The danger with previously unpublished works being published posthumously is that there may well have been a good reason they weren’t published while the author was alive. Because of the insane amount of hype surrounding the cult of Roberto Bolaño after his death, any chance of new writings was always going to be pounced upon by both his publishers and fans, no matter the quality of the work.
Udo Berger comes to a small Spanish town at which he holidayed with his family as a child, with his girlfriend, Inga, for a relaxing summer holiday, as well as to work on his strategy papers. Udo is a gamer, and plays, amongst other things, a war-game called The Third Reich – though Inga seems more concerned with her tan than any kind of game. When another German couple checks in, though, Udo’s plans for a relaxing holiday are turned upside down.
Originally written in 1989, The Third Reich languished in a drawer somewhere in Bolaño’s house until some diligent researcher found it, and eventually had it published. That context is important to remember when we look at the work, because the Second World War, the Cold War, and the tensions this placed on Europe cast a surprisingly large shadow over a book that is ostensibly about board games.
It’s funny to think that such a devastating historical event such as the Second World War in Europe is now used as a kind of background for people’s entertainment. And not funny ha ha. This thought is made even more uncomfortable here, with a young German man seemingly oblivious to the fact that he is playing with recent history that ravaged Europe, and that his status as a German – whether fair or not – will influence what people think of his playing these games, reliving history that many Germans want to forget. Those small glimpses we get into the lives of other gamers, too, brings into the fore a world and culture that seems to meet every expectation a non-gamer might have of the world. These men are slightly dysfunctional outsiders, who spend their time wrapped up in fanzines and conventions about their favourite board games – there seems to be no sense of connection to reality.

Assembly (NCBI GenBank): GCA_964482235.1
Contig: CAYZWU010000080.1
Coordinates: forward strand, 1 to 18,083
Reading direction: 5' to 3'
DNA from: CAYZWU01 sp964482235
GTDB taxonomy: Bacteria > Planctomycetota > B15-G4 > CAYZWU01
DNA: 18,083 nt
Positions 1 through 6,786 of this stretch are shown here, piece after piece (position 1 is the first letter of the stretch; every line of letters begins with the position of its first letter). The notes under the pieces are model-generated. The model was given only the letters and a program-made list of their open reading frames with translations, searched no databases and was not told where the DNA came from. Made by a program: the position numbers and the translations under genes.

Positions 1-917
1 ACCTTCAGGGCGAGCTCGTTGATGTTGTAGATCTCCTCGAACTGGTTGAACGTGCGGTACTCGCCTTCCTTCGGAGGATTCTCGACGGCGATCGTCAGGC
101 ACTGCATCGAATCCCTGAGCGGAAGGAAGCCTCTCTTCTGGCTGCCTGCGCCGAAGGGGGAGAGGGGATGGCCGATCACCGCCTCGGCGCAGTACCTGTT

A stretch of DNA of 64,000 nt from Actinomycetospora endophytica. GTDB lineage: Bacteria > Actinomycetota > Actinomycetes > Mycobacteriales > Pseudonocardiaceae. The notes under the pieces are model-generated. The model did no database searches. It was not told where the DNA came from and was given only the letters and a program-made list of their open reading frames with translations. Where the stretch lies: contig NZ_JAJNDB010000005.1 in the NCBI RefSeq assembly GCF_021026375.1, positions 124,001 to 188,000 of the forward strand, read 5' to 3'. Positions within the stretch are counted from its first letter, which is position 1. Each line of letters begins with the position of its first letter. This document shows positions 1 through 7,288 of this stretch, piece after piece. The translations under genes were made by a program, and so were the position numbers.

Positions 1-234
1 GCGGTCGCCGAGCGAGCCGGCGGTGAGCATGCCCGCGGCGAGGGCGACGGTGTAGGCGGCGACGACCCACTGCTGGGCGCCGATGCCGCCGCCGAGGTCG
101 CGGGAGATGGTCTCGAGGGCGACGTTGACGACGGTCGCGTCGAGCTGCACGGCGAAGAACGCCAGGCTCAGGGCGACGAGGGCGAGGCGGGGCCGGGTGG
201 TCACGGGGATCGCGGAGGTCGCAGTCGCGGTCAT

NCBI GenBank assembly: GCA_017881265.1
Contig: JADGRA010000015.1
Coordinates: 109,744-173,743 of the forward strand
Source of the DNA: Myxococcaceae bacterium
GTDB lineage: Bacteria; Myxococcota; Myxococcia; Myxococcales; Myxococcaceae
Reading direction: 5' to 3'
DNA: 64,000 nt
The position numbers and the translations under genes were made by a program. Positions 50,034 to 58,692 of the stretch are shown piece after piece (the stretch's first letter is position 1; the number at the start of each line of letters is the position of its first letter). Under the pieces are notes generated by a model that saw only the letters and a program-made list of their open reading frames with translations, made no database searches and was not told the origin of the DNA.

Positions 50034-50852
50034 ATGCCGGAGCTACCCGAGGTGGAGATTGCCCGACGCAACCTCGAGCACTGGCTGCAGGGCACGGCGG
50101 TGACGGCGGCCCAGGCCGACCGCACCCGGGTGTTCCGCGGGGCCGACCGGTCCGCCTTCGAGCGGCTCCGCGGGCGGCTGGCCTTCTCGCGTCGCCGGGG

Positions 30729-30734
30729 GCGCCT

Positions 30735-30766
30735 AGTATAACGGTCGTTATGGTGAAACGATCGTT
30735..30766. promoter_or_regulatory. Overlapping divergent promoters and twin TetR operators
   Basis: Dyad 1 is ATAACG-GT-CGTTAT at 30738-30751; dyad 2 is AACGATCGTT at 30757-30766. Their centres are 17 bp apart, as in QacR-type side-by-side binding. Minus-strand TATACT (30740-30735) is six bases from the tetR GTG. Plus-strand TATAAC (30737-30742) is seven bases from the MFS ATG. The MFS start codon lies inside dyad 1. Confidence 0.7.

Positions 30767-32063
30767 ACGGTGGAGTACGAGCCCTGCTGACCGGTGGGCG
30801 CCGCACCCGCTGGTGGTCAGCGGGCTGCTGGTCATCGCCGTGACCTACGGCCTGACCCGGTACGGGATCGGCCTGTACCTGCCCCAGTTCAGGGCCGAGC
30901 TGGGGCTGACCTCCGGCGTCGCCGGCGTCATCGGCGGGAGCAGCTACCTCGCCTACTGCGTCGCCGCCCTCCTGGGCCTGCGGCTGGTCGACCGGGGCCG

As the face of this subculture, Udo seems almost autistic in some of his obsessions, and complete inability to read certain social situations. His lust for Frau Else, the German owner of the hotel in which he is staying, born out of a childhood obsession, borders on the obsessive, and his quest to find her husband and tell him that his wife has cheated on him is bizarre. Maybe this is just Bolaño feeding in to the late 80s gamer stereotype of young, slightly chubby, socially awkward men escaping real life into the worlds of their “silly games.” Cartainly, when Udo is faced with real life danger from people like the Wolf and the Lamb, and El Quemado, he doesn’t seem to quie know what to do with them.
This undercurrent of violence that permeates the novel is never acted upon by Bolaño – most of it remains off stage, forcing the reader to decide what happened, if anything at all. Ironically, it is not the Wolf and the Lamb – the two thug characters most likely, it would seem, to attack someone – from where this sense of unease comes. It is Charly, half of the other German couple, that becomes the symbol of repressed German violence in the novel. Obviously we can only construct his identity from the clues Udo himself gives us in his diary, but he comes off as a deeply unpleasant young man, and though this may make me sound like a terrible person, his eventual fate is not unexpected or particularly heart wrenching.
In the end, Udo is forced to consider and remember the crimes that were committed in the name of the German Reich, and not in a pleasant way. I’m glad the denouement happened the way it did, because it ties the rest of the novel, which tended to be a little rambling and disjointed, together very nicely, both plot-wise and thematically. The two important revelations in the final chapters make sense in the context of what we’ve already been told, and it really brings into focus these questions of post-war memory and reparations that have been bubbling under the surface for most of the novel. Bolaño’s answers are not pretty, particularly if you are German, but perhaps there’s some optimism to be had in finally having it all out in a big brawl, and them being able to move on? Maybe not.
The Third Reich is, ironically, a lot better than some of Bolaño’s other earlier works, like The Skating Rink. But it never reaches the dizzying heights of, say, The Savage Detectives, or (I can only assume) 2666. This is one of the few times Bolaño writes outside of South America, and it’s a nice change of scenery, with an important, if somewhat obfuscated, engagement of ideas at its centre.